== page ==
The first time I stayed awake until the sun came up was the night I got my color Macintosh IIsi. I was maybe ten or eleven years old, and I’d just gotten a space exploration game called Escape Velocity. It was fascinating in its openness and the range of ways you could play it. Years later in high school, Ambrosia Software released its second sequel, Escape Velocity: Nova, and my friends and I were hooked all over again.
Due to a recent unexpected bit of downtime, I found myself playing EV Nova once again with my friend, and decided it was about time I expanded it a bit by filling a perceived gap from the first game. One of my favorite ships was the Courier, a light freighter able to move quickly between star systems while carrying a reasonable amount of cargo. EV Nova had quick ships and it had freighters, but it didn’t have a quick, small freighter, so I decided to design one by combining the original Courier with EV Nova’s iconic freighter, the IDA Frigate.
Building the Ship
To create my franken-ship, the IDA Courier, I first started in FreeCAD to build a 3D model of what the ship would look like. EV Nova uses 64-frame sprite sheets to display the ship on the screen, and I knew there was no hope of consistently drawing a ship at different angles that many times, so a model would be necessary for rendering.
Next, with the model completed, I brought it into Blender so that a texture could be UV mapped onto the CAD model. This process involves “unwrapping” a 3D object onto a 2D plane, filling that 2D plane with artwork, and then re-wrapping it around the object. It’s a rather arduous process, but seemed to be the quickest way to get what I was after at the time. In hindsight, I should have probably imported the ship as multiple objects and then applied a texture to each.
With the texture mapped onto the ship, it was time to render the scene, position lights to match how a ship in EV Nova is normally lit, and then take 64 screenshots of the ship rotated by increments of 5.625 degrees.
Next, I used EVNEW to open EV Nova’s data files and get an example sprite sheet out for a ship. With this in GIMP, I simply pasted each of the screenshots over the existing ship and then applied a number of filters and tweaked the brightness, contrast, and color levels until the art style matched up nicely.
EV Nova uses a number of graphic resources to render a ship. In addition to the initial 24-bit bitmap sprite sheet, a 2-bit black and white bitmap mask is necessary to determine which pixels of the sprite sheet are recognized. This is called the “rleD.” The mask can be loaded in as a 24-bit bitmap so export settings don’t need to be adjusted frequently, and EVNEW will flatten it out to the necessary 2-bit format. Next, a grayscale bitmap and accompanying 2-bit mask are needed, which in most cases determine the rleD’s opacity per pixel (black opaque, white transparent). This is called the “rle8.” The ship sprite’s rle8 is going to follow slightly different rules for whatever reason (maybe it’s used to display ionization?), so just be sure it matches with the rle8s of other ships. Once these rleD and rle8 resources are in, two additional sets will need to be made for the ship’s blinking lights and thrust.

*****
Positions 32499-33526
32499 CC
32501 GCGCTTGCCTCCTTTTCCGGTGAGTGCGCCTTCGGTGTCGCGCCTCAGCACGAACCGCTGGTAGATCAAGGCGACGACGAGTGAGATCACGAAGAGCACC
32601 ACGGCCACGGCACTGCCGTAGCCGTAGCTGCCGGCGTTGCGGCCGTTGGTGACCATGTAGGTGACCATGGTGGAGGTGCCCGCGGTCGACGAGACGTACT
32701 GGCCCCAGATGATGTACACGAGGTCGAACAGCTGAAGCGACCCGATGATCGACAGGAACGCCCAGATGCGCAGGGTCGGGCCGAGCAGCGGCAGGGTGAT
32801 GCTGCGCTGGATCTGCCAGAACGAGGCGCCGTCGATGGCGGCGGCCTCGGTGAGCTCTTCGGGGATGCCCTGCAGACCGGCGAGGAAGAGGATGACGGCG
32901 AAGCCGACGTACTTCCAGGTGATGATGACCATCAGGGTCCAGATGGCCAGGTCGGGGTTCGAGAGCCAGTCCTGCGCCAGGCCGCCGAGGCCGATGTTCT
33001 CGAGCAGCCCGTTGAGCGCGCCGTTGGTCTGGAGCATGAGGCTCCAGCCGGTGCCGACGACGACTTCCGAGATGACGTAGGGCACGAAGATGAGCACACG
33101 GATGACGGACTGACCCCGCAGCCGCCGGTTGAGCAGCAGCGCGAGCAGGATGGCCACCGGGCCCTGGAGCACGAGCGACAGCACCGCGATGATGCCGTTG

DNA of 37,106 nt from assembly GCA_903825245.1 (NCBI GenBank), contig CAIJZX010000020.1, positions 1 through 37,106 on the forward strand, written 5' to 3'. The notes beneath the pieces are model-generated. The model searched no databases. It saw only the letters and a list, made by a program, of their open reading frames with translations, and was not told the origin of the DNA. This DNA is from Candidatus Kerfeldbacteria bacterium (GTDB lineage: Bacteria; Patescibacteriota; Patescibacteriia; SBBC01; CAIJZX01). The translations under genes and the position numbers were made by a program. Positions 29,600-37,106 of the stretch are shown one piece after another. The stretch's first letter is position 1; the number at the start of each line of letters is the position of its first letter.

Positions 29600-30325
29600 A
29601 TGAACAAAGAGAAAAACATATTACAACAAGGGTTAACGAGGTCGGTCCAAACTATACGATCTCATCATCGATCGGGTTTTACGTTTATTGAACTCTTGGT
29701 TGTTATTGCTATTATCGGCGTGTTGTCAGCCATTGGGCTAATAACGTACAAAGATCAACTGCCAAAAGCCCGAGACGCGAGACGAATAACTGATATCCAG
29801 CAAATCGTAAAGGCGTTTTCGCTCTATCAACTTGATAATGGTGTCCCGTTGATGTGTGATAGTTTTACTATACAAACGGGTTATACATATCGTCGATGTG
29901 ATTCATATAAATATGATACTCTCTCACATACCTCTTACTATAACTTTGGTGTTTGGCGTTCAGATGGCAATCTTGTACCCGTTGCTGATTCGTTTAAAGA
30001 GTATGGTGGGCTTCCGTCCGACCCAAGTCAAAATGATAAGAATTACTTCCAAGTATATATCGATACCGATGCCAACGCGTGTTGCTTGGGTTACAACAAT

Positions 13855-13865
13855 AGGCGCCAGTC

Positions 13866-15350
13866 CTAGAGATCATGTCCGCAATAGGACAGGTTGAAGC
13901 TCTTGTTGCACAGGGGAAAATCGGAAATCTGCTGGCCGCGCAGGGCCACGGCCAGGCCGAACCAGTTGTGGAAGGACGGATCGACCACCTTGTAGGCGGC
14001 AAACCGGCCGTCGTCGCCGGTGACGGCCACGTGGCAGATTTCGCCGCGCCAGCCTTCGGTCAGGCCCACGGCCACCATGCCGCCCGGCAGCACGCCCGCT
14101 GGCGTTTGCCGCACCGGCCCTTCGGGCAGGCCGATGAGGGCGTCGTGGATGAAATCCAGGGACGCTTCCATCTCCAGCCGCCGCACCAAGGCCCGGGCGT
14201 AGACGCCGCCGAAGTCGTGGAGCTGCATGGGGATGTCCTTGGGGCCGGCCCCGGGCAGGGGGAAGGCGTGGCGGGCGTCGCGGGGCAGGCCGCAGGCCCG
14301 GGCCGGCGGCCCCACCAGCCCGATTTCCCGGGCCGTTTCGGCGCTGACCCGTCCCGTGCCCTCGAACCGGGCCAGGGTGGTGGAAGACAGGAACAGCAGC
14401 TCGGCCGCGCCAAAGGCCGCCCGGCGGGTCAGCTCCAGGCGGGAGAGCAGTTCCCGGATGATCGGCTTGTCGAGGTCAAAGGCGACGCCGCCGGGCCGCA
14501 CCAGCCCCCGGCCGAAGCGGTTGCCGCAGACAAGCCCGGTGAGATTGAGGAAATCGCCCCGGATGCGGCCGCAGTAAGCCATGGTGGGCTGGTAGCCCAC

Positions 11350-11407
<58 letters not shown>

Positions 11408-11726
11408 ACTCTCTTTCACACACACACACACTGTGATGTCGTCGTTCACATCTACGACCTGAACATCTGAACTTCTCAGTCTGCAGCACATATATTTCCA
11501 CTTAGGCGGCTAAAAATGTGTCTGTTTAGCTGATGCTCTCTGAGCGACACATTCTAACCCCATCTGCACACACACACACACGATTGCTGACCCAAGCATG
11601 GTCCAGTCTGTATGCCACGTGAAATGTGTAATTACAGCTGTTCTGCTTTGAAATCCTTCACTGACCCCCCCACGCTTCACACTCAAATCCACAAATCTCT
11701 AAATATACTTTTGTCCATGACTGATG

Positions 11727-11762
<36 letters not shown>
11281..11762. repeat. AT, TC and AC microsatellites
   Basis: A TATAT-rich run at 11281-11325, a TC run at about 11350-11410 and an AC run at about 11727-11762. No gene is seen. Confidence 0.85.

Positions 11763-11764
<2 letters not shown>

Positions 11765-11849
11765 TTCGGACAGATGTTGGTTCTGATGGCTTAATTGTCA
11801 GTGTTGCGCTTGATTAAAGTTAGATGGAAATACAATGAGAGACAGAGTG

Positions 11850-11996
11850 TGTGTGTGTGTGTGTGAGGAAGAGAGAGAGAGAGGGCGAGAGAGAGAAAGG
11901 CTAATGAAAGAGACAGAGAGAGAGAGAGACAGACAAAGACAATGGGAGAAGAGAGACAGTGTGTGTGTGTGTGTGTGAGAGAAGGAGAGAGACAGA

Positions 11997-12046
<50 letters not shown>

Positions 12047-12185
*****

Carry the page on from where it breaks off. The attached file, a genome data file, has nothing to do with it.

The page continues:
Next, a number of “pict” resources are needed for the ship’s shipyard image, detail image, and targeting computer image. These are also 24-bit bitmaps, and their sizes are best found by just exporting the resources from another ship and then editing in GIMP. To find these images, check the “ship” resource for an existing ship, which should include the IDs of the corresponding pict resources.
Lastly, the ship needs a “ship” resource to provide ship stats, a “shan” resource to describe how the sprite sheets should be interpreted, and two “desc” resources for in-game text when you’re shopping for the ship or attempting to hire it as an escort.
Again, these resources are best created by copying them from a similar existing ship and then updating their IDs to a number that EV Nova doesn’t use. The ID of the ship resource should match the ID of the shan resource, and the ship resource dialog will generate appropriate IDs for the rleD, rle8, pict, and desc resources based on its own ID. One exception is that the ship detail image is user-defined within the desc resource.
Testing the Ship
With all of the resources in place and with their IDs correct, EVNEW will save the plugin out to a .rez file that can be placed in the Nova Plug-ins folder of your EV Nova install. If the ship doesn’t show up in the game, I would recommend building a debuglog (place a file called debuglog.txt in the main EV Nova folder, then launch and quit the game) to see if anything is throwing errors, and then check your ship resource against others to ensure that you haven’t got availability bits or a high tech level blocking your ship’s availability.
Creating your Own EV Nova Plugins
While this has by no means been a comprehensive walkthrough of how to create a ship, it should get you moving in the right direction should you want to enjoy a bit of nostalgia and expand the game. Resources like the EV Nova Bible and EVNEW should prove invaluable, and the Nova Reference Plus is great if you need information on existing game data. Development for EV Nova is a bit of a lost art with little information to be found in Google searches; however, I would be happy to answer any questions.
Also, feel free to download the IDA Courier plugin as an example for your own plugin creation. In addition to two variants of the ship, it contains seven ship-specific outfits and makes for a good example of how to create special items for sale in the outfitters.